All Aboard for Historic Ride

Train Buff Shares Knowledge and Passion in Series of Seminars at GCC's The BEST Center

Batavia, NY- Mike “Max” Szemplenski has worked on railroads, hosted a TV program about them and nurtured a passion for trains that has spanned five decades. Szemplenski brings his love and knowledge to GCC’s The BEST Center this spring and summer for a series of seminars. Get on board for Max’s Railroading Roundhouse and you’ll be led on a fascinating journey exploring railroads, trains and safety on the tracks.Max Szemplenski

Each session is taken individually. The series includes:

The History of the Railroad Caboose, Thursday April 23, 2015, 7-9 p.m.
What started out as a converted boxcar in the 1840s and was known as the “Conductor’s Car,” soon was made into an elaborate railroad car used by the conductor and his crew. The last cabooses built in the early 1980s featured stylish extended cupolas. Join Max for a lively discussion about the caboose and how it changed over the years, the jobs that were performed in it, and who shared it. Some conductors spent more time living in their caboose than they did in their own homes. Bring examples of your own favorite cabooses to share.
Fee: $20.

The History of the Steam Locomotive, Saturday May 23, 2015, 10 a.m.-12 noon
Begun in England, the steam locomotive developed dramatically in the U.S. In this seminar, Max explores its history over a century, from the first crude engine named “Tom Thumb” to the massive steam engines built by companies like Baldwin Locomotive Works, the American Locomotive Company and the Lima Locomotive Works. Learn how this “Iron Horse” was perfected from the Erie RR engine to the famous “Hudson” made for NY Central, and “The Big Boy” of the Union Pacific Railroad. Bring your own models to share.
Fee: $20.

The History of Passenger Trains, Saturday June 20, 2015, 10 a.m.- 12 noon
Long before Amtrak, there were many different railroad passenger trains. From early open cars to wooden passenger cars, these trains offered sometimes hair-raising rides to those who dared to get on board. Different railroads then built heavy-duty steel cars and added safety features. Learn more and share your own famous passenger train ride experiences.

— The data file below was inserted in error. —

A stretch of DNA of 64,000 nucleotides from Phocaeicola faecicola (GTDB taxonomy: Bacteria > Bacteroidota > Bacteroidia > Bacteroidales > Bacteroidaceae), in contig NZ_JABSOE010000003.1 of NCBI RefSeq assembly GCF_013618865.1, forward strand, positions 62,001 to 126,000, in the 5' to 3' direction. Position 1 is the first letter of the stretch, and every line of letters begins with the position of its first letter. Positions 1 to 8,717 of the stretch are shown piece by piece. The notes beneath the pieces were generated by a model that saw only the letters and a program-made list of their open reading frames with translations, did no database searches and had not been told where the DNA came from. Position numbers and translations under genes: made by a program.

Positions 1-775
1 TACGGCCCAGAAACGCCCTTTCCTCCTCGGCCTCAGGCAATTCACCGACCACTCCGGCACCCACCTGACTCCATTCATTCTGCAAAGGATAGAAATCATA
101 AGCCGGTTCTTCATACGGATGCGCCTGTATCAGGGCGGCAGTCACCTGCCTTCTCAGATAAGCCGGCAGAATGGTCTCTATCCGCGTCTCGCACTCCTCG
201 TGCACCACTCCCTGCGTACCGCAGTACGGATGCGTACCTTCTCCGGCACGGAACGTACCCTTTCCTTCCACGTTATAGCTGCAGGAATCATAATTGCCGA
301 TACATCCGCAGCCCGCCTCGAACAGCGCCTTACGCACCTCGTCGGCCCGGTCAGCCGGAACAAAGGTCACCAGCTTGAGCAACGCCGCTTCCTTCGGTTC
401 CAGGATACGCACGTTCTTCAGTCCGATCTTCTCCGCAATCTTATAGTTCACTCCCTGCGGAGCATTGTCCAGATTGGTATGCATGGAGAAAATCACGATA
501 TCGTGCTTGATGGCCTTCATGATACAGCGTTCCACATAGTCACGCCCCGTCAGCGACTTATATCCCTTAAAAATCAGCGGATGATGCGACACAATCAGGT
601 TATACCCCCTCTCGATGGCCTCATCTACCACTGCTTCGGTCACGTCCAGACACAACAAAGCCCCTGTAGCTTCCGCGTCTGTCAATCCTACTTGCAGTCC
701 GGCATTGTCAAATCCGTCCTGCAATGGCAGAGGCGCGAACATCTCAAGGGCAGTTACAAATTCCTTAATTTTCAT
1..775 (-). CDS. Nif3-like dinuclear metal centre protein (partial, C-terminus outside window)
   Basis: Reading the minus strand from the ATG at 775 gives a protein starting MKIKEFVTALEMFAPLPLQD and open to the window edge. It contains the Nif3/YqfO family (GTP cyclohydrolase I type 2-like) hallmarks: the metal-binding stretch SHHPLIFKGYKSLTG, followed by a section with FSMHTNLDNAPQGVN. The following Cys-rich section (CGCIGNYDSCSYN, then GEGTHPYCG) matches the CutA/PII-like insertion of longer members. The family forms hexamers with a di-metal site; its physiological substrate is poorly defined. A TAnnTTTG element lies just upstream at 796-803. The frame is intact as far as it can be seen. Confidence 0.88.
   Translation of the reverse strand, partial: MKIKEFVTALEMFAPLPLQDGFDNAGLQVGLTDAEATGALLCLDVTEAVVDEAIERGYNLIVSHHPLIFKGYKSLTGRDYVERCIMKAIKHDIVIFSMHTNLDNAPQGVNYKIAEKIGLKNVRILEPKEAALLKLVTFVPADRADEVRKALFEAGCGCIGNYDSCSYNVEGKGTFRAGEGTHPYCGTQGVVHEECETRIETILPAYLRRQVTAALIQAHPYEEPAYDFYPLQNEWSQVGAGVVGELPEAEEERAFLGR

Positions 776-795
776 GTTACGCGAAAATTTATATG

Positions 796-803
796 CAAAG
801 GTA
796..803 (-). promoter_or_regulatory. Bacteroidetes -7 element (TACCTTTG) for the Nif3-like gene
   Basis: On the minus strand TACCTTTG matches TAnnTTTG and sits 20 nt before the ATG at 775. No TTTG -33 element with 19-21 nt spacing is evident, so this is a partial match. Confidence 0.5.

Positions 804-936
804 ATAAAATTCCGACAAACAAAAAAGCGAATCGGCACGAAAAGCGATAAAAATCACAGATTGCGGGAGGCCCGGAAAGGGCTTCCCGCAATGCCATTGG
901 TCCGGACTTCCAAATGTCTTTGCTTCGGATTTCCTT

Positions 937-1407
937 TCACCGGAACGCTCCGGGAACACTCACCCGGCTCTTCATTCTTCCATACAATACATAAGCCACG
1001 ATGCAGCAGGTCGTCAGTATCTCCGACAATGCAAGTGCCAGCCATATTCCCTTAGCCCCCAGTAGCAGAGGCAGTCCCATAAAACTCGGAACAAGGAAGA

Fee: $20.

A Look at Railroad Safety and Derailments, Saturday July 18, 2015, 10 a.m. – 12 noon
Railroad companies began to develop accident prevention equipment when a need arose for a signal system to keep one steam locomotive from running into another. Max will explore some of the different signal systems along with many other railroad inventions. Through a pictorial presentation that will include video, Max will look at some of the train wrecks that occurred in the region, including the Amtrak crash in Batavia in 1994. He’ll explore safety improvements and Operation Lifesaver. Participants are encouraged to bring any railroad artifacts, pictures or other items they’re willing to share with the class.
Fee: $20.

Enrollment in these seminars is limited. Register for one or more of them online at https://app3mid.genesee.edu/flexibleregistration/index.jsp?frc=BEST&q=subj:.

For more information, contact Marketing Communications Associate Director Donna Rae Sutherland at (585) 343-0055 ext. 6616, or via email: dsutherland@genesee.edu.

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Editor’s Note:
A photograph of Max Szemplenski is available here:
http://marketing.genesee.edu/images/Max_Szemplenski.jpg
 

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